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Stringybark

Chigger

Mors Kochanski
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As mentioned in my last thread collected quite an amount of stringybark which makes excellent tinder. Here it is drying in the sun prior to cutting up into smaller pieces which can be carried about.

Will have a go at striking a spark directly onto the charred portion of the stringybark without a piece of tinder and see if that will ignite. May be a bit difficult with flint and steel as the spark is somewhat cooler than a ferro rod. Still worth a try.

IMG_6101_1.JPG
 

Chigger

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Tried igniting the charred stringybark with flint and steel, despite much striking the sparks just would not ignite. As well even dug out an old ferro rod which I have not used for years and no success with it either. Despite showers of sparks.

Looks like will still have to carry charred punkwood. Which works really well.

EDIT: Identified the stringybark as Red Stringybark which can be found in southern and central tablelands regions.
 
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Aussie123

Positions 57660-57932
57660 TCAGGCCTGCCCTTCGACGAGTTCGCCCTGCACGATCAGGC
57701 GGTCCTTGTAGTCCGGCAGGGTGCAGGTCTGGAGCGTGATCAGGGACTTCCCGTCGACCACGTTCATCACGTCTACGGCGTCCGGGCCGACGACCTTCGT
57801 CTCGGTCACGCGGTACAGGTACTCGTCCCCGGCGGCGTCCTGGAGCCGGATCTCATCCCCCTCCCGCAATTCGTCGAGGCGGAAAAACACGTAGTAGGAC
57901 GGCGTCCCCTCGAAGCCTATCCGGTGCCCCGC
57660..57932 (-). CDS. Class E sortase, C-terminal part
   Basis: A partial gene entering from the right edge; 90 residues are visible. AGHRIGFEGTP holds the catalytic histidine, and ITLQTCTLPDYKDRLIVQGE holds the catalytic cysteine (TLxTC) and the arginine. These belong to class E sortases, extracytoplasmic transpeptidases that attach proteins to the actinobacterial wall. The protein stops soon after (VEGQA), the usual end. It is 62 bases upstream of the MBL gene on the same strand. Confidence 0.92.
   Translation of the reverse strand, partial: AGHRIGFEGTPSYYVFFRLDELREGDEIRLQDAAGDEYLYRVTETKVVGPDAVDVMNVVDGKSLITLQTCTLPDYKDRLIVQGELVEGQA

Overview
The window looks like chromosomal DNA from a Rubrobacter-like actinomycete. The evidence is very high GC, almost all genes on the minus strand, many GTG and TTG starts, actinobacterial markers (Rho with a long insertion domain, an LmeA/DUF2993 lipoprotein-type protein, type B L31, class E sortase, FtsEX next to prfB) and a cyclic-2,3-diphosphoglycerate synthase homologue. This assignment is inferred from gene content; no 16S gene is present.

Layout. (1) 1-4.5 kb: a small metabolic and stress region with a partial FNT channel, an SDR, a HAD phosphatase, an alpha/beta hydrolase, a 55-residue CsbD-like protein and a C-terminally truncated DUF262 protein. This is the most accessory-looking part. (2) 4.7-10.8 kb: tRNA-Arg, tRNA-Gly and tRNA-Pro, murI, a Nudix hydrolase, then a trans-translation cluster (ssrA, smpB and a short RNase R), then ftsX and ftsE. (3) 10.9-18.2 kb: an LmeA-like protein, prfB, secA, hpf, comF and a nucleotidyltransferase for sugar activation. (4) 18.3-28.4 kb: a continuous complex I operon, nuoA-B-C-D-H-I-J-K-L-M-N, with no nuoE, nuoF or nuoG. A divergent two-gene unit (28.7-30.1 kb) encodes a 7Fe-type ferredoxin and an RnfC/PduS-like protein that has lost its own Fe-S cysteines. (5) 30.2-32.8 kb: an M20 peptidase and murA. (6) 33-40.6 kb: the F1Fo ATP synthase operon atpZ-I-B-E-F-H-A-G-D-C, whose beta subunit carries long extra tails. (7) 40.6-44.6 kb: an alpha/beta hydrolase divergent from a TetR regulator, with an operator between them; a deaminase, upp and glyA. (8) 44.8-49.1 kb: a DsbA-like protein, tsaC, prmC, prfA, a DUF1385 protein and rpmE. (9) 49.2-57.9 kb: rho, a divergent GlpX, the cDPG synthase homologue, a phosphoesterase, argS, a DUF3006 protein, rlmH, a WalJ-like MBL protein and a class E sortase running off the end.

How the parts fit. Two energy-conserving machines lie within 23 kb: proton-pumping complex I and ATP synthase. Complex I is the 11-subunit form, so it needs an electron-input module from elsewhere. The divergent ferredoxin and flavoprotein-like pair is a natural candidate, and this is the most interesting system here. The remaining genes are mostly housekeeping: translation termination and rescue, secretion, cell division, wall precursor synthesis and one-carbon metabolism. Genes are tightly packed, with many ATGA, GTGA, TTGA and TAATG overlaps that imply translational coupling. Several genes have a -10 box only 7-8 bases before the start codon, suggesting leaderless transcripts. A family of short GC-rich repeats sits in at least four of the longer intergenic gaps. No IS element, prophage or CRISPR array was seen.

Never Alone In The Bush
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Great testing !

Many natural materials, once charred, actually take on fire retardant properties - they can become less easy to light !!!
This can be easily observed with flash tinders, especially downy seeds like dandelion. Once "flashed", they are difficult to light because the burnt materials form a "caramelised" layer which resists burning

Materials that don't do this make the best tinders .... like punk wood !
 

Chigger

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Great testing !

Many natural materials, once charred, actually take on fire retardant properties - they can become less easy to light !!!
This can be easily observed with flash tinders, especially downy seeds like dandelion. Once "flashed", they are difficult to light because the burnt materials form a "caramelised" layer which resists burning

Materials that don't do this make the best tinders .... like punk wood !

Interesting and well appears to be the case. The "caramelised" layer is probably is natural way of giving further protection to the tree/plant against more severe fire damage.
All of the bushland areas which were heavily burnt in the 2019 fires are regenerating in a spectacular manner which is pleasing to see.
 
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